Just when you thought JCPenney expectations might be low enough? Nope. Not even close. Turns out the American consumer is addicted to a deal.
The problem is the JCPenney management team did not realize just how much their customer is addicted to the coupon drug. Weaning them off their addiction looks like a bigger challenge than Ron Johnson had originally anticipated.
Same-store sales for first quarter plunged 18.9 percent and the reported loss was more than two-times expectations.
Customer traffic was the main issue, and for the foreseeable future, I am not sure why that would change. Traffic declined 10 percent. High-traffic weekends were simply not high traffic, and the number of shoppers in the stores fell 12 percent year-over-year. Notably weekends tend to be more skewed to the bargain-hunting coupon wavers.
Weekday store traffic was down a kinder 6 percent, but that did not exactly make investors feel any better in the packed-out venue where the post-mortem earnings meeting took place.
The trend in sales throughout the quarter also did not make us feel any better. February's sales fell 21 percent and improved by 300 basis points for March/April. The company also pointed out conversion rates only declined 100 basis points to 21 percent from 22 percent, not so bad at a time when consumers may be confused by pricing and signage changes in the stores. (Now that is making lemonade out of lemons.)
Also, it turns out the marketing message may not be getting across. While having fewer promotions may save the company plenty of dough — repricing store signs alone was costing $50 million per year as there were 590 of them last year — customers are still driven into stores by the promise of a deal.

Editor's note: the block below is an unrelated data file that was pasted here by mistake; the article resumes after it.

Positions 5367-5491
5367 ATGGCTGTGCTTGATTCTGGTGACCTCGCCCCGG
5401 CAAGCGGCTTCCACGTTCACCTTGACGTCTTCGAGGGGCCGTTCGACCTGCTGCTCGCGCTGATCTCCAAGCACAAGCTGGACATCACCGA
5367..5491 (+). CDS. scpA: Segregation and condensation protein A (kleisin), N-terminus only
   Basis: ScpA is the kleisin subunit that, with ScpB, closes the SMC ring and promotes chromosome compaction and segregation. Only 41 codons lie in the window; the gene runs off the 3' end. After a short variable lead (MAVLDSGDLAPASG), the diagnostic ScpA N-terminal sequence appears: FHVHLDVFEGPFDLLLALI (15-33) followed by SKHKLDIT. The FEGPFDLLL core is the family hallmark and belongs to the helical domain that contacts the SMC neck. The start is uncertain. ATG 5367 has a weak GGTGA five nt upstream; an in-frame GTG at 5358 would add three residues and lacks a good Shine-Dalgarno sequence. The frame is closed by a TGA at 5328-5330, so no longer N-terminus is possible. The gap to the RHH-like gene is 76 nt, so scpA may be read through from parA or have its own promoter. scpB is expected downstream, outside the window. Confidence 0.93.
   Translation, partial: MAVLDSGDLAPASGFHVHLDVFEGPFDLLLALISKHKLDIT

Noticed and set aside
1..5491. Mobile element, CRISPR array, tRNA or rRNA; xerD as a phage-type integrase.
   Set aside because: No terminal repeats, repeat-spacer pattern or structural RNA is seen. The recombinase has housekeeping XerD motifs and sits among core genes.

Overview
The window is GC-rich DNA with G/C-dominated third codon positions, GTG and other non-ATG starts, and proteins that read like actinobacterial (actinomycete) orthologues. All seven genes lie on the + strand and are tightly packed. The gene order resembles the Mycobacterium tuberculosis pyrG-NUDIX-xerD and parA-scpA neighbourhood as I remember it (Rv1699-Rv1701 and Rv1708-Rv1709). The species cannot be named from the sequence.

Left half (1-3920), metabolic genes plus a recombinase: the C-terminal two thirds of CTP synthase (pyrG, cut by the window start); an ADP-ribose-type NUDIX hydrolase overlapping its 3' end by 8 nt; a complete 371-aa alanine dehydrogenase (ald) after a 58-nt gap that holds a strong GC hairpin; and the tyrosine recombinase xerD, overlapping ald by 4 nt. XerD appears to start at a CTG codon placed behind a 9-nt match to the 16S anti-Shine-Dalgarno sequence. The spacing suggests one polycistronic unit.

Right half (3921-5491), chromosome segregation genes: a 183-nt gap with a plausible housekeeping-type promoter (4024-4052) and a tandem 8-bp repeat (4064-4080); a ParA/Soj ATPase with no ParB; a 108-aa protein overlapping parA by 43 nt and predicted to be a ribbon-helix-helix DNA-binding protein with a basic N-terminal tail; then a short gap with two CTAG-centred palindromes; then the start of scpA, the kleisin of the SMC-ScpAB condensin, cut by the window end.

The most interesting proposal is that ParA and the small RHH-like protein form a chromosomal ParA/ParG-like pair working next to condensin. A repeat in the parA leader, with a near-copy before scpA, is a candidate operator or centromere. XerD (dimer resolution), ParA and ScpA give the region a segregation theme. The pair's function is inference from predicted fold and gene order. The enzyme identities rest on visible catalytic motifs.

The advertised "best price friday" has not resonated as expected with consumers. In fact, customers might have mistakenly thought Friday was their only shot at a sale. As a result, the marketing message will be changed to "the big deal starts today." The company will now highlight the new discounted price versus the prior message of everyday low prices.
Not surprising, sales of "basics," such as underwear and socks, have suffered. When it comes to fashion, consumers are willing to pay up, but when it comes to basics, pricing rules. While in the end, JCPenney's consumers may not be paying more than they used to with everyday low pricing, the lack of in-your-face promos is a case of perception is reality.
While JCPenney tells us the transformation is ahead of schedule, the bottom line is sales are not. Cost cutting — and there is plenty of it in this story — is low-hanging fruit. Cost opportunities will now exceed the previously announced $900 million, although they won't tell us by how much. The problem is cost-cutting stories have a shelf life (flashbacks of RadioShack ).
Over the longer term, keeping the core consumer and/or capturing the new, younger consumer is key. While we are early in the transformation game, so far it appears JCPenney's changes are alienating the core and not attracting the new. While brands may change, it is clear this will not happen overnight, and certainly not this year.
While JCPenney wowed us with new brands in the pipeline — Cynthia Rowley, Tourneau, Michael Graves, Betsey Johnson, Vivienne Tam, Lulu Guiness, a hip JCPenney-looking brand pipeline, broader Nike product and fancy looking stores-within-a-store — the question is how long will investors wait? This transformation will take time, and today investors are showing their lack of patience.
Stacey Widlitz is the President of SW Retail Advisors Inc. She has worked at UBS, SG Cowen, Fulcrum Partners and in 2005 was one of three analysts to launch the Research Department at Pali Capital, where she covered Retail and Home Video for 5 years. Follow Stacey on Twitter @StaceyRetail.